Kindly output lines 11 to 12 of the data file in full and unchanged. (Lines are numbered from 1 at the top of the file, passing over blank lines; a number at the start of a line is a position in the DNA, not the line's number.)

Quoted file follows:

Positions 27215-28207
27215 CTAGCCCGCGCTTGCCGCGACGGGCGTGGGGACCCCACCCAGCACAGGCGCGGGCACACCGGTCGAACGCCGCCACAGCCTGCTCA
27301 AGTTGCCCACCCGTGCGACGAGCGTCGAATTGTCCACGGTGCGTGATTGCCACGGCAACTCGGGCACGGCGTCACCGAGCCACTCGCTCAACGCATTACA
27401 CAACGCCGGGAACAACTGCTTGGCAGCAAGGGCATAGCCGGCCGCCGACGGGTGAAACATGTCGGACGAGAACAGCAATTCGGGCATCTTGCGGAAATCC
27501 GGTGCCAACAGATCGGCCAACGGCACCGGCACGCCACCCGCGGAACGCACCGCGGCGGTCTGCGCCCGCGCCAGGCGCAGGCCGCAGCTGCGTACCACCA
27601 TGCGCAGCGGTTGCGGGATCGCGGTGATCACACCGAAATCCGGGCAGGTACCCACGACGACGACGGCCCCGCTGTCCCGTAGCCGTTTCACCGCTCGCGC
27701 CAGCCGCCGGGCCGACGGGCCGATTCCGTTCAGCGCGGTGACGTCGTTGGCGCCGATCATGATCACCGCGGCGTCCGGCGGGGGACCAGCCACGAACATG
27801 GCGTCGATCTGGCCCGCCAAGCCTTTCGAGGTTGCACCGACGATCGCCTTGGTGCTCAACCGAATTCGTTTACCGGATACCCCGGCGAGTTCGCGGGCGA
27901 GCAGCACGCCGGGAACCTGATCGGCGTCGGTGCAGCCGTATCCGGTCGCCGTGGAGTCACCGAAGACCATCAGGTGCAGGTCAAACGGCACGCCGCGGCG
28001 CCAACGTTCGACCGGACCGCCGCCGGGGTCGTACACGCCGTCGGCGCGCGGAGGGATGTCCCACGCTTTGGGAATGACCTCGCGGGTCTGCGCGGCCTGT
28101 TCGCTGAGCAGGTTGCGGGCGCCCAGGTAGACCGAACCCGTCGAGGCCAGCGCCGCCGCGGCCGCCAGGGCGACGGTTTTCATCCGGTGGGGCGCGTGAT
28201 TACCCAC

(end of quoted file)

28101 TCGCTGAGCAGGTTGCGGGCGCCCAGGTAGACCGAACCCGTCGAGGCCAGCGCCGCCGCGGCCGCCAGGGCGACGGTTTTCATCCGGTGGGGCGCGTGAT
28201 TACCCAC